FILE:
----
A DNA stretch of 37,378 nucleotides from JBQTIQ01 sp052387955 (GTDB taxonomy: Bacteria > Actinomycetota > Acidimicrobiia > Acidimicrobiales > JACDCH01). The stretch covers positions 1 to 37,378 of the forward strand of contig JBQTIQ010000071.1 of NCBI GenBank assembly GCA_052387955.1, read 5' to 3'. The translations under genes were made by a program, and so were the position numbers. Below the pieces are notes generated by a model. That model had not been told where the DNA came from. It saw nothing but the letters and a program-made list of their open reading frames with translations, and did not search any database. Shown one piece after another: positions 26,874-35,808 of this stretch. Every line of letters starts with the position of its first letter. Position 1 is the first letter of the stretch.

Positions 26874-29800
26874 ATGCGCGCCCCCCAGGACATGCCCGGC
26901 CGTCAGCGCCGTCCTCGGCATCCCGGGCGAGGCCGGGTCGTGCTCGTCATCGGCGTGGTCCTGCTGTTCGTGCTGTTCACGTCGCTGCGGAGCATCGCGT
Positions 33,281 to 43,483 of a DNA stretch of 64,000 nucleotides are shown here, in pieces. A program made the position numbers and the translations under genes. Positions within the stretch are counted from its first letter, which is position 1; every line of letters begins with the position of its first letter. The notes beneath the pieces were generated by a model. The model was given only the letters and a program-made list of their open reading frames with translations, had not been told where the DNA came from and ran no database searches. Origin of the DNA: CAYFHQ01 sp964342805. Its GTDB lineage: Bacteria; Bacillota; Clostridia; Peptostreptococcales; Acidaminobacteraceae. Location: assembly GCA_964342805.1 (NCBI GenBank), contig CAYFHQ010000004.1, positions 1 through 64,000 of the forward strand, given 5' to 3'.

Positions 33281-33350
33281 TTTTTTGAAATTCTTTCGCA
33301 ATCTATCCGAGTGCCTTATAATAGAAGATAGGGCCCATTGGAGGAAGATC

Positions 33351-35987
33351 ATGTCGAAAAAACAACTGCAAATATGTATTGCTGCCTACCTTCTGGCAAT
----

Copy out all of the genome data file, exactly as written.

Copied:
A DNA stretch of 37,378 nucleotides from JBQTIQ01 sp052387955 (GTDB taxonomy: Bacteria > Actinomycetota > Acidimicrobiia > Acidimicrobiales > JACDCH01). The stretch covers positions 1 to 37,378 of the forward strand of contig JBQTIQ010000071.1 of NCBI GenBank assembly GCA_052387955.1, read 5' to 3'. The translations under genes were made by a program, and so were the position numbers. Below the pieces are notes generated by a model. That model had not been told where the DNA came from. It saw nothing but the letters and a program-made list of their open reading frames with translations, and did not search any database. Shown one piece after another: positions 26,874-35,808 of this stretch. Every line of letters starts with the position of its first letter. Position 1 is the first letter of the stretch.

Positions 26874-29800
26874 ATGCGCGCCCCCCAGGACATGCCCGGC
26901 CGTCAGCGCCGTCCTCGGCATCCCGGGCGAGGCCGGGTCGTGCTCGTCATCGGCGTGGTCCTGCTGTTCGTGCTGTTCACGTCGCTGCGGAGCATCGCGT
Positions 33,281 to 43,483 of a DNA stretch of 64,000 nucleotides are shown here, in pieces. A program made the position numbers and the translations under genes. Positions within the stretch are counted from its first letter, which is position 1; every line of letters begins with the position of its first letter. The notes beneath the pieces were generated by a model. The model was given only the letters and a program-made list of their open reading frames with translations, had not been told where the DNA came from and ran no database searches. Origin of the DNA: CAYFHQ01 sp964342805. Its GTDB lineage: Bacteria; Bacillota; Clostridia; Peptostreptococcales; Acidaminobacteraceae. Location: assembly GCA_964342805.1 (NCBI GenBank), contig CAYFHQ010000004.1, positions 1 through 64,000 of the forward strand, given 5' to 3'.

Positions 33281-33350
33281 TTTTTTGAAATTCTTTCGCA
33301 ATCTATCCGAGTGCCTTATAATAGAAGATAGGGCCCATTGGAGGAAGATC

Positions 33351-35987
33351 ATGTCGAAAAAACAACTGCAAATATGTATTGCTGCCTACCTTCTGGCAAT